Employment Security uncovers fraud in its own offices

Posted October 3, 2014

— In trying to improve procedures to verify who qualifies for unemployment benefits, the state Division of Employment Security found a worker at the agency collecting jobless benefits.

A WRAL News investigation in 2012 found Employment Security's claim accuracy was the worst in the country, allowing extensive fraud, including a jail inmate collecting unemployment.

Dale Folwell, a former lawmaker who now heads the unemployment agency, has pushed a culture change so that the state verifies that people receiving benefits actually qualify for them before the checks are sent out.

"We were paying money out on the first floor of the building and then trying to chase it down on the fourth floor, and that's not really fair to the citizens," Folwell said Friday. "We have a responsibility to be good fiduciaries and good stewards of this money."

Tightening up verification came at a price.

The U.S. Department of Labor was able to determine that only 12 percent of a random sample of North Carolina residents receiving jobless benefits in 2012 should be getting them. At the same time, the vast majority of checks went out on time.

Since then, accuracy improved dramatically – it was up to 58 percent at the end of June – but more payments were delayed, with only two-thirds of the initial checks issued within 21 days.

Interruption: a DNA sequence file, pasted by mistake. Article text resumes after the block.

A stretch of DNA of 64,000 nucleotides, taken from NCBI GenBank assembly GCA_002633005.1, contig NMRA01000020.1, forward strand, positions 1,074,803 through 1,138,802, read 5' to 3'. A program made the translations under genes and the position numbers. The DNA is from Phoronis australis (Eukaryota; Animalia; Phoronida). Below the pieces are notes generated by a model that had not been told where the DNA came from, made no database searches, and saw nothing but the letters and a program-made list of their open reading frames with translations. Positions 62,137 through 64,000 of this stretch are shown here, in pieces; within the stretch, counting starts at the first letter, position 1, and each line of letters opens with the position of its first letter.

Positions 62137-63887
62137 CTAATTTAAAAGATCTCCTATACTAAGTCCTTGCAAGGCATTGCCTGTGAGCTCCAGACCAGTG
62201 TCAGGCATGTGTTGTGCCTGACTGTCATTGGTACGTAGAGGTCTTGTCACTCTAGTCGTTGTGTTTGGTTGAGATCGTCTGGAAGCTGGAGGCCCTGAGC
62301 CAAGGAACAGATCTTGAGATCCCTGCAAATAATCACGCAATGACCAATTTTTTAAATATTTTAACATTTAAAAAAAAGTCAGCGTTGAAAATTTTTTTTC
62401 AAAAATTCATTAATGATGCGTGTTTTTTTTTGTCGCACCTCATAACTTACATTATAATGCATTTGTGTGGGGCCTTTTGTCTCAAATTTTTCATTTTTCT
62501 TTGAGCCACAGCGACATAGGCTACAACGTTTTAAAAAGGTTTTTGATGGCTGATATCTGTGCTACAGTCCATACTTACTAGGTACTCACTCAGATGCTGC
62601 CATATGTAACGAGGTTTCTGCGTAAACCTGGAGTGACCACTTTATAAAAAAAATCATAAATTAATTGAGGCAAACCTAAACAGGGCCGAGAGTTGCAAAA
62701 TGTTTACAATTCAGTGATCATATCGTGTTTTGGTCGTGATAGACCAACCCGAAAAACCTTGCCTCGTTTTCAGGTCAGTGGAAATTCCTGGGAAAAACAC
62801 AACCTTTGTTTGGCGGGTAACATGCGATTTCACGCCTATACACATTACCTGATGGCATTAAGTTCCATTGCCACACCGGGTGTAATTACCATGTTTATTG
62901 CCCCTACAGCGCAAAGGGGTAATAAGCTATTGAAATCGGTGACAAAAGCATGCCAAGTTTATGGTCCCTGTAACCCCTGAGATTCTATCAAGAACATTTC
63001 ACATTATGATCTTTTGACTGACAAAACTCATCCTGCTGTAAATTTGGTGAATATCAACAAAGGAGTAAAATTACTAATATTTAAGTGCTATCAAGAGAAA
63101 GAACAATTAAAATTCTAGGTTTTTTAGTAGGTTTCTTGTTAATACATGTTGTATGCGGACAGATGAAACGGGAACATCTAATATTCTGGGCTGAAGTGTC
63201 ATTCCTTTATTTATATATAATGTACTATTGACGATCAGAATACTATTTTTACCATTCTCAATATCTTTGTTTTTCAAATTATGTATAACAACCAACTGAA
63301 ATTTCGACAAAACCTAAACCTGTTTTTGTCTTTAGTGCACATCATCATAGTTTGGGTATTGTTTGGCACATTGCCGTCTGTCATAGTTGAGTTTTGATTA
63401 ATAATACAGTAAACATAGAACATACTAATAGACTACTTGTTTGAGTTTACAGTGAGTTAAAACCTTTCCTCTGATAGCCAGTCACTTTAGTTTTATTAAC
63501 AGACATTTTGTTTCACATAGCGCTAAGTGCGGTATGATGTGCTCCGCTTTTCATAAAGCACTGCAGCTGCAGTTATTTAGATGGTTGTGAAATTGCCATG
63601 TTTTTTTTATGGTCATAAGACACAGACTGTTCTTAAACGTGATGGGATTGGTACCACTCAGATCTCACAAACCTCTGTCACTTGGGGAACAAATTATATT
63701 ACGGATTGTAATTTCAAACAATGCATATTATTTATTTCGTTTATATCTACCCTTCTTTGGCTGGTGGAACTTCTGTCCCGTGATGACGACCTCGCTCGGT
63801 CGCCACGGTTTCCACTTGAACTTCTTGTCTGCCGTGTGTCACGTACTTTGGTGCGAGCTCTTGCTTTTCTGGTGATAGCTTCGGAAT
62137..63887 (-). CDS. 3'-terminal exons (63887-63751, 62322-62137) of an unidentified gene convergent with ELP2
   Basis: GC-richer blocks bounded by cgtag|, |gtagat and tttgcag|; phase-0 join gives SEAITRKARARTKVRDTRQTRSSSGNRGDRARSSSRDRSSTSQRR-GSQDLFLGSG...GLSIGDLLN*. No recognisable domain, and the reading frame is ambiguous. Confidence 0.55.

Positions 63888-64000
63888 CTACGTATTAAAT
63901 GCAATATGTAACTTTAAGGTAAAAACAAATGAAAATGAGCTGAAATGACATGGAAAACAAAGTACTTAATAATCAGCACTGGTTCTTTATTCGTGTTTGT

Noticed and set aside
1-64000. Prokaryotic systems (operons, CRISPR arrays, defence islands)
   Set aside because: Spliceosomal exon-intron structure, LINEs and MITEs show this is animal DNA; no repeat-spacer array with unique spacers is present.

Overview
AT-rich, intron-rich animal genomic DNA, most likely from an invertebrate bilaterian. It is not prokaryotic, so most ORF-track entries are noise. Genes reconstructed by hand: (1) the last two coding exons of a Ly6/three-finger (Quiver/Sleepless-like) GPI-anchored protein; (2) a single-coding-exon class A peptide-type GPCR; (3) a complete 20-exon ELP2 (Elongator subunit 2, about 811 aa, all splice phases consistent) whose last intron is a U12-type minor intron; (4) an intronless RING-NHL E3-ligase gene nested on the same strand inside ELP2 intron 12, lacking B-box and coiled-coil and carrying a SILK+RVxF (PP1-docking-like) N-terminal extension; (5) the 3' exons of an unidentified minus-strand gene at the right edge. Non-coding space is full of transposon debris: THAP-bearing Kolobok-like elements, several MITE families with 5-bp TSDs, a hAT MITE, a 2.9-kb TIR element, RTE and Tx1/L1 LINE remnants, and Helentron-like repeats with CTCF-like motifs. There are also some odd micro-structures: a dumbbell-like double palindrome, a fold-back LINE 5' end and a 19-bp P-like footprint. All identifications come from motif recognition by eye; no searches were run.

Both numbers still lag well below national standards, which is 87 percent accuracy and 87 percent of initial checks issued within 21 days.

The hard look in the mirror also uncovered warts. Folwell found workers in the Employment Security building who owed the agency money, including one who even collected a state paycheck and unemployment.

"It was embarrassing," he said.

Folwell declined to identify the worker collecting unemployment, saying only that the person no longer works at the agency. The state has filed to recoup the unemployment money that was wrongly issued, he said.

Employment Security also has stepped up crosschecks to make sure businesses pay unemployment insurance. About 10,000 letters recently went out to inform business owners of their obligations.

"Some individuals don't realize that they should have been filing unemployment taxes," he said.

Another improvement he highlighted: The Employment Security call center now answers 97 percent of its calls, up from a low of 3 percent 18 months ago.


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  • ospreysilver Oct 6, 2014

    Guess what to make NC Government work more cost effectively, accurately, etc we may need to actual hire and pay more qualified staff to make it happen. Right now we are expecting the lowest paid state employees in NC, which is one of the lowest paying states in the US to fix a system that doesn't work well anywhere. Its like asking the kid at the dollar general to build a space shuttle with a box of legos. Just saying you get what you pay for!

  • ohmygosh Oct 4, 2014

    So ES running out of money is really a problem of sending the available $ to qualified applicants? Their high of 58% accuracy is abysmal.

  • 50s Child Oct 4, 2014